Marks & Spencer’s new clothing chief Jill McDonald will miss out on £1.7m of bonuses after stepping down from her current role as boss of Halfords.

McDonald, who revealed in May that she was quitting the cycling and car-parts business to take on one of the toughest jobs in retail, saw her total pay slip by just over £110,000 to £741,412 during Halfords’ financial year.

M&S’s incoming managing director of clothing, home and beauty had been in line to receive around £255,000 in bonuses from Halfords this year.

She has also forgone a potential £1.16m in long-term bonus share awards, stretching to 2019, as well as approximately £260,000 in compensation for missed bonuses at her previous employer McDonald’s.

However, McDonald is set to receive payments or buyout awards from M&S to make up for those missed bonuses, as per the retailer’s policy with new recruits.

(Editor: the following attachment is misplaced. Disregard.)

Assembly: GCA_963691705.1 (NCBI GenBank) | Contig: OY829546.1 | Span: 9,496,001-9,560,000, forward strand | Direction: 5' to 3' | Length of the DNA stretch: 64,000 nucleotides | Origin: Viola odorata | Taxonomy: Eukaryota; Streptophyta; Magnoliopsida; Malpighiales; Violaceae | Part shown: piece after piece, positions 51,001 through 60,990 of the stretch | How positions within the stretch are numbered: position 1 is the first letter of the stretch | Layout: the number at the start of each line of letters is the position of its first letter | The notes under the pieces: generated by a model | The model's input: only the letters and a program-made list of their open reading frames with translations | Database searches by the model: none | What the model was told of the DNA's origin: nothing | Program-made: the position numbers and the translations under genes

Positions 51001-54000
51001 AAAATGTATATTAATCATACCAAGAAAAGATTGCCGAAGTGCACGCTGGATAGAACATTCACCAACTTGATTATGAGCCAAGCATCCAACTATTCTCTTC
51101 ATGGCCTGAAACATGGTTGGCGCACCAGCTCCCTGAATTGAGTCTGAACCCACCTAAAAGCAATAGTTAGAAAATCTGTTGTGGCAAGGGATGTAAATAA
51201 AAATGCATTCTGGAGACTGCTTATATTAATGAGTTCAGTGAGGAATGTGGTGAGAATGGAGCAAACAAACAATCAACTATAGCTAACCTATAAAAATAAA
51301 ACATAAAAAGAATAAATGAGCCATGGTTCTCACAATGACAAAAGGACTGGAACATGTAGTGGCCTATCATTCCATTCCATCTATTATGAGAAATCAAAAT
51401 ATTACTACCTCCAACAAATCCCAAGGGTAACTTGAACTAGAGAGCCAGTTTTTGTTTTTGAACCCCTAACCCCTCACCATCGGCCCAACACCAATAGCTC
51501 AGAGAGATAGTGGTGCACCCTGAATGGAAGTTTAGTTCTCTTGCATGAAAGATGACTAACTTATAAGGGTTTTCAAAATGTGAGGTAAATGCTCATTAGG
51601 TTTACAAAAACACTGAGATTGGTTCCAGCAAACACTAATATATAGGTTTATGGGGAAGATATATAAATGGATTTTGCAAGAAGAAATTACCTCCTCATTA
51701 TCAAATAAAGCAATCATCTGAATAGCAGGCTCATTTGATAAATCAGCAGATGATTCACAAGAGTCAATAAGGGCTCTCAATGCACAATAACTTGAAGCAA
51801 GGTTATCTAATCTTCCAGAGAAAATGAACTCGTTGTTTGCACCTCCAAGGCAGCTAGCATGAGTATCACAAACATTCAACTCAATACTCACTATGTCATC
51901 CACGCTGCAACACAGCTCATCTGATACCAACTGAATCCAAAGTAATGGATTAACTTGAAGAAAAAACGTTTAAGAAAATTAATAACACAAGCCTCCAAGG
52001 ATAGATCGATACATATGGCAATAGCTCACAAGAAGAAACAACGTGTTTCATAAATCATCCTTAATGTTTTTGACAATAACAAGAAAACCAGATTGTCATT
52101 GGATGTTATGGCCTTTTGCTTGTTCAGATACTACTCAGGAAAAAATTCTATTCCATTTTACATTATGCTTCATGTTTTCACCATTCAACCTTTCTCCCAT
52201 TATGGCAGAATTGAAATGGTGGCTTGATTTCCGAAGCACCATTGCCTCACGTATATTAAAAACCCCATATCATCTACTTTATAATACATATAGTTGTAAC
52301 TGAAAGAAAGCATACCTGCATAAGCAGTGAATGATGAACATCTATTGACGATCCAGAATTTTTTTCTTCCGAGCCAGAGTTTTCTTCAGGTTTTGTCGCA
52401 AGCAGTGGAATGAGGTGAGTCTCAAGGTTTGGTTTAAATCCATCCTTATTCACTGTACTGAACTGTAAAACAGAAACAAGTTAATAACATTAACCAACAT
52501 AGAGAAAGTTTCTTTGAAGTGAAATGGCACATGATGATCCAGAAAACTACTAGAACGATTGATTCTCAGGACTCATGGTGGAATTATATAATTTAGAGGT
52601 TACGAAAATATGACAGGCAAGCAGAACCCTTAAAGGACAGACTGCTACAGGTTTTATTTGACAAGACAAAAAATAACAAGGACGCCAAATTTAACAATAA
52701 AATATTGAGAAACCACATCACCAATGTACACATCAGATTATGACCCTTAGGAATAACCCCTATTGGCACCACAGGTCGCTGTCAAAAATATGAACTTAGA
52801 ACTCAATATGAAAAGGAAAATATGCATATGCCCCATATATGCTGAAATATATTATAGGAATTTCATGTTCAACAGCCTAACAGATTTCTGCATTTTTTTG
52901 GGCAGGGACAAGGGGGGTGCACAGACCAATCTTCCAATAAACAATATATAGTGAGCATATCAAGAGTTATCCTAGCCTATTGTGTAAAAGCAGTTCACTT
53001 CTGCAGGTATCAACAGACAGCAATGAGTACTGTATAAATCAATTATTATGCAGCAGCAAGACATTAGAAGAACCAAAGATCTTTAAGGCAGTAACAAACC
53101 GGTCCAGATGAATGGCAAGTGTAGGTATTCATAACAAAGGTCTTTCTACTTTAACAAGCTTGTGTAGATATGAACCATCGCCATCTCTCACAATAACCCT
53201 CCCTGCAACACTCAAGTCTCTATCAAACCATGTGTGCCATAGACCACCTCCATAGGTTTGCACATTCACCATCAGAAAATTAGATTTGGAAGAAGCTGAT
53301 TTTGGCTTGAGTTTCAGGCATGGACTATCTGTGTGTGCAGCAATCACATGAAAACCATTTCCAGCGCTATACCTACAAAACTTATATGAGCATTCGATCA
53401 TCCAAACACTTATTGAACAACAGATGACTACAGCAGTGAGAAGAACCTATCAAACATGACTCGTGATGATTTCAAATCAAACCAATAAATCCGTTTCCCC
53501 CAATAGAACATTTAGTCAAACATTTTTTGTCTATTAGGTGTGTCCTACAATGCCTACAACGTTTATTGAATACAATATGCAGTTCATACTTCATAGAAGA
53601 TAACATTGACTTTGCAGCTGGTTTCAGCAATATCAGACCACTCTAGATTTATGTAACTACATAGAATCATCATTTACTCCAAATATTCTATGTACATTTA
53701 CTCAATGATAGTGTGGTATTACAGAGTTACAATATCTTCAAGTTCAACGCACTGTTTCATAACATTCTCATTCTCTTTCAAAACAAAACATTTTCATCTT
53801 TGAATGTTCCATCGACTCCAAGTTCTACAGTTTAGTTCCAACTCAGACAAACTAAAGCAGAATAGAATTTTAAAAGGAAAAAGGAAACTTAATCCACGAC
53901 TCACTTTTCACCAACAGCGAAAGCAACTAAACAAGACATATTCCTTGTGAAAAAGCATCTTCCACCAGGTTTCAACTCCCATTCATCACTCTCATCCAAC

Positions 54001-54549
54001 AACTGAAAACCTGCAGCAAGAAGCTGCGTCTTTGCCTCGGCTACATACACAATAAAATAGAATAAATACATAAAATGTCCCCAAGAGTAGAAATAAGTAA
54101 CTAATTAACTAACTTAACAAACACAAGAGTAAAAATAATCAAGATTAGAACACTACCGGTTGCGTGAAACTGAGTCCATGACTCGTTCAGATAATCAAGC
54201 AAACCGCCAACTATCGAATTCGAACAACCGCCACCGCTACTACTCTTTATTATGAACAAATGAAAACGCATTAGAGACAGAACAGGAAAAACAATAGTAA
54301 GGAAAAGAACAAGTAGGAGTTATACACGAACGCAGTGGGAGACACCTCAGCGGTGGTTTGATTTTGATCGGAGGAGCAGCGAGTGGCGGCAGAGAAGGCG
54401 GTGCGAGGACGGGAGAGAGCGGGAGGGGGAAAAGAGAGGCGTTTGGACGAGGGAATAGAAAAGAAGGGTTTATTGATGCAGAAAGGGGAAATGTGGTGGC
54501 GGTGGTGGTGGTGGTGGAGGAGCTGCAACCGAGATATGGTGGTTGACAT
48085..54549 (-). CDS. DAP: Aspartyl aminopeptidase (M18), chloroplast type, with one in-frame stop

M&S’s annual report states: “Where an individual forfeits outstanding variable pay opportunities or contractual rights at a previous employer as a result of appointment, the [company] may offer compensatory payments or buy-out awards, dependent on the individual circumstances of recruitment, determined on a case-by-case basis.”

Raised eyebrows

The appointment of McDonald, who has never worked in fashion, raised a few eyebrows in the City when news of the move was revealed in May.

She began her career with health and beauty group Colgate-Palmolive before spending 16 years at British Airways, eventually becoming head of global marketing before joining fast-food giant McDonald’s in 2006.

McDonald replaced Matt Davies – now Tesco’s UK boss – at Halfords in May 2015, but will now face perhaps her toughest test yet in attempting to turn around M&S’ struggling clothing arm.

Marks & Spencer suffered a 63.9% slump in profit to £176.4m during the 52 weeks to April 1.

Like-for-like sales in its clothing and home division fell 3.4% across the full year and 5.9% in its fourth quarter.

Chief executive Steve Rowe and new chairman Archie Norman have made the embattled category a priority in their efforts to transform the high-street bellwether’s fortunes.